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Waitangi Trust Board Amendment Bill passes first reading

Waitangi National Trust Board Amendment Bill passes first reading

The Waitangi National Trust Board Amendment Bill, which will modernise the governance structure of the Waitangi National Trust Board, passed its first reading in the House today.

The board was set up in 1932 by Lord and Lady Bledisloe when they gifted to the people of New Zealand the 506-hectare Waitangi estate, which includes the Treaty Grounds.

Under the Waitangi National Trust Board Act 1932 the board is responsible for caring for one of New Zealand’s most significant heritage sites.

Its members include representatives of the families of some of our most significant historical figures: Hone Heke, Maihi Kawiti, Tamati Waka Nene, Pomare, James Busby, Archdeacon Henry Williams and Edward Gibbon Wakefield. This special aspect of the board’s governance arrangements has been retained.

The bill creates a clear separation between the government and the board, while ensuring a continued positive working relationship.

Under changes to be made by the bill, the Governor-General will become the Trust’s Honorary Patron, in recognition of the national significance of the Treaty and the grounds.

Two Members of Parliament will also be appointed as full members of the board, one by the Prime Minister and one by the leader of the opposition, helping the board maintain strong links with the elected representatives of New Zealand.

A new Crown Representatives Group – comprising the Prime Minister, the Minister for Arts, Culture and Heritage and the Minister of Māori Affairs – will be established to foster good relations between the government and the board.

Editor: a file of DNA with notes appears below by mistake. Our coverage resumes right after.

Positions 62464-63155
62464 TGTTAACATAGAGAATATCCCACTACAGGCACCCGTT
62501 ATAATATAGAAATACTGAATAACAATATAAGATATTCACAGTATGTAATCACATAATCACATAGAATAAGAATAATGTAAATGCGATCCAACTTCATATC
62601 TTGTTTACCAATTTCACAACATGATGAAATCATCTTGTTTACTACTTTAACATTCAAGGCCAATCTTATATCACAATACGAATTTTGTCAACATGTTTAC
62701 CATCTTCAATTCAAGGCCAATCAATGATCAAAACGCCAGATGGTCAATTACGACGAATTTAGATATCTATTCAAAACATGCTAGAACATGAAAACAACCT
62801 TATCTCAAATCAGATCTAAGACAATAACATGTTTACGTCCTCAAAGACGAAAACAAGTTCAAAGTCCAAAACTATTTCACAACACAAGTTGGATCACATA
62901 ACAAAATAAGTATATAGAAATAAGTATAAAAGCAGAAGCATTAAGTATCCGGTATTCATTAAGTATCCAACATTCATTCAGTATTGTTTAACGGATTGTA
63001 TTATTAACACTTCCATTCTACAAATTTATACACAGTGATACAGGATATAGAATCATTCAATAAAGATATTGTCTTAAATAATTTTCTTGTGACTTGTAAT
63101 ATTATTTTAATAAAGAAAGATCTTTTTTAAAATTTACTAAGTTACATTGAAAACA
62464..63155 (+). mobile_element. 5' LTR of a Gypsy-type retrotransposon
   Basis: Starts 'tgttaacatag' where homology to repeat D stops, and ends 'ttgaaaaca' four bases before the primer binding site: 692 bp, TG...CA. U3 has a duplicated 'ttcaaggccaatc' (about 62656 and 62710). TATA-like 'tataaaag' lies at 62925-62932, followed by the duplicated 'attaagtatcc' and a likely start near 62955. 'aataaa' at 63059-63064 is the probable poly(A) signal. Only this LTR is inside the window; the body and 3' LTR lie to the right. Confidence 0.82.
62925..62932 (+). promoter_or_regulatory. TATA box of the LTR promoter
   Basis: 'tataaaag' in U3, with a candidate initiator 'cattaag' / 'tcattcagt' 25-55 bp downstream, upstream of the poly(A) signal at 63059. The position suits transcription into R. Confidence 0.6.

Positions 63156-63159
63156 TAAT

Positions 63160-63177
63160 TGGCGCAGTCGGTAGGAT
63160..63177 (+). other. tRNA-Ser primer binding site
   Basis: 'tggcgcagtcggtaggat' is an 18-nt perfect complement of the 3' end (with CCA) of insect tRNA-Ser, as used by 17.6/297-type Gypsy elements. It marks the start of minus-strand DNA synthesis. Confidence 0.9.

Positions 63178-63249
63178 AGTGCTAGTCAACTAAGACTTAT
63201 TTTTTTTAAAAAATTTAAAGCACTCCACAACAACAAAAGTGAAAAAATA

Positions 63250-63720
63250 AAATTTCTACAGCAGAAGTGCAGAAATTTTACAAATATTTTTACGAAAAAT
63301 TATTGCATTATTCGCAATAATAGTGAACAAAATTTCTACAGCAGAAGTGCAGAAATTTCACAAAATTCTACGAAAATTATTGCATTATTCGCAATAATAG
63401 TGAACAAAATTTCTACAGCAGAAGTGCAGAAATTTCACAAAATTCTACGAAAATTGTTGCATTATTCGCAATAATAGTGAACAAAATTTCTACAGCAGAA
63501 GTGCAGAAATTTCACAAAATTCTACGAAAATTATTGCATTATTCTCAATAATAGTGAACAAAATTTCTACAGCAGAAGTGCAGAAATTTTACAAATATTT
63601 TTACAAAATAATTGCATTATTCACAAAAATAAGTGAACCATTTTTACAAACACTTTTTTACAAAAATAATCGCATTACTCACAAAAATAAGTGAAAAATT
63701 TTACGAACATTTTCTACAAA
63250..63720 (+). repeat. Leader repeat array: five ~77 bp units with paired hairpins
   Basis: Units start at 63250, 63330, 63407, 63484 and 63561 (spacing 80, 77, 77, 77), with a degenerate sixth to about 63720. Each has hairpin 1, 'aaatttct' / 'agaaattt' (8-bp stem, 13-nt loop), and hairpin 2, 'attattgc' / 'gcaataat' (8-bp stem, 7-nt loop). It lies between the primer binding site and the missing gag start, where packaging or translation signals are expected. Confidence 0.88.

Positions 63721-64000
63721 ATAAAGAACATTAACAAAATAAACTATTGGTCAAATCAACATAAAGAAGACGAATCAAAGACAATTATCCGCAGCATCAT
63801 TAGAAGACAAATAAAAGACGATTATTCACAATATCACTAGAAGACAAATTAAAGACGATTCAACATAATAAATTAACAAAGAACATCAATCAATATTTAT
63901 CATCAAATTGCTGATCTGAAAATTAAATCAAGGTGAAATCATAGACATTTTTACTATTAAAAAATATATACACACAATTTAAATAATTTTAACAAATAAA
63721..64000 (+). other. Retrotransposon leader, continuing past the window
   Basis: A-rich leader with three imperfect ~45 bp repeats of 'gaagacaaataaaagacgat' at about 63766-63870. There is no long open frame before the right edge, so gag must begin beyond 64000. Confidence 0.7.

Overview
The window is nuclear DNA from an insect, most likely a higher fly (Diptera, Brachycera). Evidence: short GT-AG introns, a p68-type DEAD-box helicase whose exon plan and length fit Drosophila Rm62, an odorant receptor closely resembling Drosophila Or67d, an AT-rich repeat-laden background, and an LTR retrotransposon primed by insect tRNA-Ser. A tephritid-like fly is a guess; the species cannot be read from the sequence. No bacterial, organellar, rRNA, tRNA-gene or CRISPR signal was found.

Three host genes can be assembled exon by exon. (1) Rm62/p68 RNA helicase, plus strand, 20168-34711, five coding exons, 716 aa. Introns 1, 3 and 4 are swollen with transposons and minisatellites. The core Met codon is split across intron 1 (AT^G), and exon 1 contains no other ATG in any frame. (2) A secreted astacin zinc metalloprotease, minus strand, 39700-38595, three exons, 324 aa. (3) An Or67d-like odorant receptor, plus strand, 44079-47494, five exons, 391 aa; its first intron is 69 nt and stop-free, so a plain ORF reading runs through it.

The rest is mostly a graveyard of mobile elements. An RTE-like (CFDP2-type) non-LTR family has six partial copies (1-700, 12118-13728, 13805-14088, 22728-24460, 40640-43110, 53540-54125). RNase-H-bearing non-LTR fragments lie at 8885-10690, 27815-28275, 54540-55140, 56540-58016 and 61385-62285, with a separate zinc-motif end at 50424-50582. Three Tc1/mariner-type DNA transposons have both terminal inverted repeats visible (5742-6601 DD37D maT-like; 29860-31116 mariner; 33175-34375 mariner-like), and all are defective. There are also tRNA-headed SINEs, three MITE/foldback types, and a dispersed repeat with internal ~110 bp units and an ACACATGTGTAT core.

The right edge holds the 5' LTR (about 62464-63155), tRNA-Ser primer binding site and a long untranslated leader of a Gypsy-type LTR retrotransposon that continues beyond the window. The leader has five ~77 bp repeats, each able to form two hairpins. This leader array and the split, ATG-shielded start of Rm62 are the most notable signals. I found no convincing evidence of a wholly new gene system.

Previously, the Governor-General and ministers were listed in the Act as members of the board. The amendments will clearly separate the roles of trustees and the constitutional roles of ministers.

“The place where the Treaty of Waitangi was signed in 1840 is the birthplace of our nation, attracting large numbers of New Zealanders and overseas visitors every year,” Arts, Culture and Heritage Minister Christopher Finlayson said.

“The bill meets the demands of the modern era and creates a fresh working relationship between the Crown and the Waitangi National Trust Board. It is a timely bill given the national significance of Waitangi in the lead-up to the 175th anniversary of the signing of the Treaty on 6 February next year.”

The bill was passed unanimously, and will now be considered by the Māori Affairs select committee.


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